Xbox Series X Backward Compatibility – Xbox Wire

Xbox Series X: The Most Powerful and Compatible Next-Gen Console with Thousands of Games at Launch – Xbox Wire

Backwards compatible games run natively on the Xbox Series X hardware, running with the full power of the CPU, GPU and the SSD. No boost mode, no downclocking, the full power of the Xbox Series X for each and every backward compatible game.

Microsoft continues their trend of clear, powerful, and effective communication and marketing. To watch this unfold and compare it to the Xbox One roll out is astounding.

This post focuses on Microsoft’s continued trend of backward compatibility. They have been unparalleled in continuous support for legacy consoles. While you can’t play every Xbox game, the support and growing catalog is remarkable. With the Series X, the backward compatibility is sounds unique in the ways it will alter the old games themselves, bringing features and performance never imagined when they were originally developed. It is not unlike the conversation surrounding classic games and FPGA consoles.

We are also creating whole new classes of innovations including the ability to double the frame rate of a select set of titles from 30 fps to 60 fps or 60 fps to 120 fps.

I wonder what these select titles will be. I imagine the best place to start is with games that Microsoft already owns. I would also hope that this is optional to the player. Bringing games to frame rates not originally intended for can feel off-putting.

An example I like to point to is Mario Kart 8: When you play with three or four people in splitscreen multiplayer, the framerate drops from 60fps to 30fps. While this is an example of the frame rate dropping, not increasing, the feeling is the same. An example of the frame rate increasing can be found in The Last of Us Remastered. The PS4 port offers up to 60fps, but the game’s new fluidity feels out of place, at least to me.

Can you imagine Banjo-Kazooie at 120fps?

In partnership with the Xbox Advanced Technology Group, Xbox Series X delivers a new, innovative HDR reconstruction technique which enables the platform to automatically add HDR support to games. As this technique is handled by the platform itself, it allows us to enable HDR with zero impact to the game’s performance and we can also apply it to Xbox 360 and original Xbox titles developed almost 20 years ago, well before the existence of HDR.

This sounds like black magic. I have got to see this to believe this. This almost sounds like fan hacks for older games by tweaking the actual visual representation of the game to bring it to more modern standards. Again, I hope this is an option. Microsoft has been giving millions of players choice and I don’t think this will be any different.

With more than 100,000 hours of play testing already completed, thousands of games are already playable on Xbox Series X today, from the biggest blockbusters to cult classics and fan favorites. Many of us in Team Xbox play on the Xbox Series X daily as our primary console and switching between generations is seamless. By the time we launch this holiday, the team will have spent well over 200,000 hours ensuring your game library is ready for you to jump in immediately.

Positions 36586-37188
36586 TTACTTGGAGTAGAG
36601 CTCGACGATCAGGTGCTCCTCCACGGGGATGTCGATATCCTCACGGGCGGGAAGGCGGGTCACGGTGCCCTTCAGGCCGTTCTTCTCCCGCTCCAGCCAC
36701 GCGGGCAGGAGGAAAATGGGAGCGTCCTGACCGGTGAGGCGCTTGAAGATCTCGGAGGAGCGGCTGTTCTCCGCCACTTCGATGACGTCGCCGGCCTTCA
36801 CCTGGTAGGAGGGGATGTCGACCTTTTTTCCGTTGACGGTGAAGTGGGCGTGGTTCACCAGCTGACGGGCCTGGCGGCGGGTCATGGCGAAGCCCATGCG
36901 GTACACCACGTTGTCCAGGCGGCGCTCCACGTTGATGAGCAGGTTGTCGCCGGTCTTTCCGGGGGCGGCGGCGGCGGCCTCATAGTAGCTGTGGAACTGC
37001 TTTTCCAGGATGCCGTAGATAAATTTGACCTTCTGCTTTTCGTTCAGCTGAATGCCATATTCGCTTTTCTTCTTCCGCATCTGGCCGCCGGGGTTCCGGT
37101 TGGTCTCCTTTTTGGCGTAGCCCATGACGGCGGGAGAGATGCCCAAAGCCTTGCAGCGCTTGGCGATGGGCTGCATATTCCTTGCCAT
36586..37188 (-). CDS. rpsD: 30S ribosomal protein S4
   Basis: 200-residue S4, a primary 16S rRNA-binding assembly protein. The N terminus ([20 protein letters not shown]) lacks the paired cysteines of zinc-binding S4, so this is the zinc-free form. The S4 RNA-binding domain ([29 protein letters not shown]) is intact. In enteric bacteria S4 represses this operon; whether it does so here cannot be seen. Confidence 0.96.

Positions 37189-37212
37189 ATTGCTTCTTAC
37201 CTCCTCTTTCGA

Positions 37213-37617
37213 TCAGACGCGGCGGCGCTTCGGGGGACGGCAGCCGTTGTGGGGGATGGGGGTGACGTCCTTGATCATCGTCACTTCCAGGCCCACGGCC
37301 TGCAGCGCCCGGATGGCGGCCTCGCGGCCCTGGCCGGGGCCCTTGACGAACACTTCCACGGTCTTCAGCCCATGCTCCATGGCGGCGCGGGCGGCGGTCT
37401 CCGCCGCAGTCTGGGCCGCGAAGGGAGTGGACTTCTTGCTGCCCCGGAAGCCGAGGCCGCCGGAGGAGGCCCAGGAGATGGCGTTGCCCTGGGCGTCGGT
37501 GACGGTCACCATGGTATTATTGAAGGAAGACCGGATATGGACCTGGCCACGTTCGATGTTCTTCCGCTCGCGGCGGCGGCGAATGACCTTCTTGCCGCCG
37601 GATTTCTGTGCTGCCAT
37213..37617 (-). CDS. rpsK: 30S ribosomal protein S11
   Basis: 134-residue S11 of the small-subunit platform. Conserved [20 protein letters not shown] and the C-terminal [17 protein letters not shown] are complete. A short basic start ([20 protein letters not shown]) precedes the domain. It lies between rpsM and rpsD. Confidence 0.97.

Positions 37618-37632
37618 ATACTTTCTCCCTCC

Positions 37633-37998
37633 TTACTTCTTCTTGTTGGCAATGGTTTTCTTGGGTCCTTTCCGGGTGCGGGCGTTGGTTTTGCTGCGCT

This is the takeaway. If there was a box quote, this would be the one for backward compatibility.

Look at Sony’s messaging for backward compatibility back in March 2020.

A quick update on backward compatibility – With all of the amazing games in PS4’s catalog, we’ve devoted significant efforts to enable our fans to play their favorites on PS5. We believe that the overwhelming majority of the 4,000+ PS4 titles will be playable on PS5.

We’re expecting backward compatible titles will run at a boosted frequency on PS5 so that they can benefit from higher or more stable frame rates and potentially higher resolutions. We’re currently evaluating games on a title-by-title basis to spot any issues that need adjustment from the original software developers.

In his presentation, Mark Cerny provided a snapshot into the Top 100 most-played PS4 titles, demonstrating how well our backward compatibility efforts are going. We have already tested hundreds of titles and are preparing to test thousands more as we move toward launch. We will provide updates on backward compatibility, along with much more PS5 news, in the months ahead.

I feel like I genuinely understand Sony’s messaging, but will the mass market? Microsoft is speaking to the people here. Sony may have the best selling console this generation (as well as the best of all time), but they are trudging along to reveal the PS5. If there is an event next week, I hope it is clear, direct, powerful, and shows some actual games.

Sometime in June, Microsoft is supposed to host another edition of Xbox 20/20. I wonder if this backward compatibility post was released to clear up air time and dedicate as much time as possible to the new console details. Microsoft has a store page.

We are very, very close.